Villainizing Mental Illness

Updated: Feb 22

Conversations about mental health can be intimidating – it’s talking

about an experience nobody except you sees or feels. So, when mental

illnesses are depicted in pop culture and media, it can be a relief to

those who suffer from them to see that they are not alone in their

feelings. But most depictions of mental illness in the media are not

healthy. Most TV shows and movies have an extremely poor grasp on

what it means to have a mental illness and end up perpetuating harmful

stereotypes that feed the stigmas attached to it.

The most jarring stigmatizations of mental illness lie in the

film/book/comic portrayals of antagonist with mental illness. For years,

creators have lazily linked mental illness with violent behaviour. It isn’t

always as obvious as the Batman franchise’s “Arkham Asylum for the

criminally insane” but there are many examples. Comic and comic book

adaptations often use mental illness as the reason a ‘normal’ person

suddenly starts committing atrocious acts, such as the Green Goblin in

Spiderman, and the Joker in Batman. This is an incredibly misinformed

and dangerous notion. Less than 5 percent of individuals with a serious

mental illness become violent. A person with mental illness is much

more likely to be a victim – rather than a perpetrator – of violence. A very

common disorder villains are shown to have is psychopathy (Antisocial

Personality Disorder). Psychopathy can be broadly defined as a

personality disorder characterized by diminished empathy, a lack of guilt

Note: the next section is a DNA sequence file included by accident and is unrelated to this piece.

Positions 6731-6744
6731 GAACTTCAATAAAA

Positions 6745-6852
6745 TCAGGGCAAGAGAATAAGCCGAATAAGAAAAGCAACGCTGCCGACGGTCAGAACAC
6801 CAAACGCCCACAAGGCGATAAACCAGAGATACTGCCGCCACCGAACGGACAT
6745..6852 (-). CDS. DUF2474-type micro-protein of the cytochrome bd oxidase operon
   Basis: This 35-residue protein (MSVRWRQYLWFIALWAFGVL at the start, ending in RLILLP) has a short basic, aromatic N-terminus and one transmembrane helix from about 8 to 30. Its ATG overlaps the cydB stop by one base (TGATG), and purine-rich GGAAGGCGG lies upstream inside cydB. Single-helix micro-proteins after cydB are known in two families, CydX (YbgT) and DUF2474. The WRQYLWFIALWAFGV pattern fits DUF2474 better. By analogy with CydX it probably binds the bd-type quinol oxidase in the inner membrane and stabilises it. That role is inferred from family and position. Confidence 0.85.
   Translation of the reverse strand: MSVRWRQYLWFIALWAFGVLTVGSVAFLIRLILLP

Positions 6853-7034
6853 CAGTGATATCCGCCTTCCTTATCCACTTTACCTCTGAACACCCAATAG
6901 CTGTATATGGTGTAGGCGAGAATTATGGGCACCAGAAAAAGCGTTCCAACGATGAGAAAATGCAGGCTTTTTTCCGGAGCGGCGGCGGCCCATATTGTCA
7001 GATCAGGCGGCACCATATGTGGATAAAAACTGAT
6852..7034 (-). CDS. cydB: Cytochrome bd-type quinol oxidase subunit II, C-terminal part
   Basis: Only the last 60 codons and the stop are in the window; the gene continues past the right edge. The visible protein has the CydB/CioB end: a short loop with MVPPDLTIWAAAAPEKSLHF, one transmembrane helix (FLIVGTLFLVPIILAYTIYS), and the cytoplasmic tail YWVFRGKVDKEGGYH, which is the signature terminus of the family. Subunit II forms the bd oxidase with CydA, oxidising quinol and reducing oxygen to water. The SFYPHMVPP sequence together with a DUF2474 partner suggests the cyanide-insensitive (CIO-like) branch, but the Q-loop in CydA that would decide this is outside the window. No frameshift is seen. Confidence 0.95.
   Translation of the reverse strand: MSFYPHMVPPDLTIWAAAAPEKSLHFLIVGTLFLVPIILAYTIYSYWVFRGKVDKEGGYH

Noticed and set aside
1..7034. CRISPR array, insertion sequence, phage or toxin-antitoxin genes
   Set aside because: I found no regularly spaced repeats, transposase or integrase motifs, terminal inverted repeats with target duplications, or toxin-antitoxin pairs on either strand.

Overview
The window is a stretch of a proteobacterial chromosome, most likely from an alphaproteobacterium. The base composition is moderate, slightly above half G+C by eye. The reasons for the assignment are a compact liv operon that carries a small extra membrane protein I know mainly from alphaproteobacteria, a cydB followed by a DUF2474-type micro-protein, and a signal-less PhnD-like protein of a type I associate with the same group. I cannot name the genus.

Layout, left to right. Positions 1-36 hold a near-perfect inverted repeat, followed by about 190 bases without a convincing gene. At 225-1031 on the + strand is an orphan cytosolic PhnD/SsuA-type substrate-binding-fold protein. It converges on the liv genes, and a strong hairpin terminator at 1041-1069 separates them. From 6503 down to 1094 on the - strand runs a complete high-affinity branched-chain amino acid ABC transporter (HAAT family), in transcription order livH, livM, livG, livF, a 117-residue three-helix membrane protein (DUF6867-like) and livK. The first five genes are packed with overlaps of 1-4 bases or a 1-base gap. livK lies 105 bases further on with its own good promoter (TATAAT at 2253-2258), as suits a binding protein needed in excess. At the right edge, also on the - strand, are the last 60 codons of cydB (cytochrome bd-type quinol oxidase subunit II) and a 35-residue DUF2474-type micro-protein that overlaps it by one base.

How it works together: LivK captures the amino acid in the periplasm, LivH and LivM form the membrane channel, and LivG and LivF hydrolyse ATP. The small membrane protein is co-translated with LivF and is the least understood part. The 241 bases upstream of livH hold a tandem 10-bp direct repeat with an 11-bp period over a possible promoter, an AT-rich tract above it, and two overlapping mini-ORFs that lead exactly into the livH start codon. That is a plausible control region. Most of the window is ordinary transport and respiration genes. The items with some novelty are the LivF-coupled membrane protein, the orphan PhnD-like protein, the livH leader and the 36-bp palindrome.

or remorse, and a tendency to manipulate or antagonize others. The

Hollywood Psychopath tends to be highly intelligent with a preference for

intellectual stimulation, a stylish and vain demeanour, an always-in-

control attitude, and exceptional skills at killing people – a combination of

traits that is rarely ever seen in people with real psychopathy.

Characters with schizophrenia are presented as homicidal maniacs in

slasher movies. These portrayals disseminate misinformation about

schizophrenia as well as other forms of severe, and less-talked about,

mental illnesses. Many movies spread the false stereotype that people

with schizophrenia are prone to violence. Other films have even

presented people with schizophrenia as being possessed.

In his book Movies and Mental Illness, Psychologist Danny Wedding

talks about how movies perpetuate such negative stereotypes. “Films

such as Psycho (1960) perpetuate the continuing confusion about the

relationship between schizophrenia and dissociative identity disorder

(formerly multiple personality disorder); Friday the 13th (1980) and A

Nightmare On Elm Street (1984) both perpetuate the misconception that

people who leave psychiatric hospitals are violent and dangerous;

movies such as The Exorcist (1973) suggest to the public that mental

illness is the equivalent of possession by the devil; and movies such as

One Flew Over the Cuckoo’s Nest (1975) make the case that psychiatric

hospitals are simply prisons in which there is little or no regard for

patient rights or welfare. These films in part account for the continuing

stigma of mental illness.” The thriller film Split stars James McAvoy as a

man living with dissociative identity disorder, who kidnaps three young

girls. The film trivializes a complex mental illness and reinforces the

harmful notion that we need to fear people living with complex mental


For people who haven’t encountered mental illness in a personal way,

it’s easy to think that those dealing with mental illness – some of the

strongest people in the world - are crazy or violent or untrustworthy. It is

easy to be scared of them. But they are people who fight to get out of

bed every day, who have to learn to love themselves, who have to fight

with their minds every day. And they are not villains.This is your blog post. Blogs are a great way to connect with your audience and keep them coming back. They can also be a great way to position yourself as an authority in your field. To edit your content, click Manage Blog. From the Dashboard, you can edit posts and also add brand new posts with ease.

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#Covid #Reachout #MentalHealth

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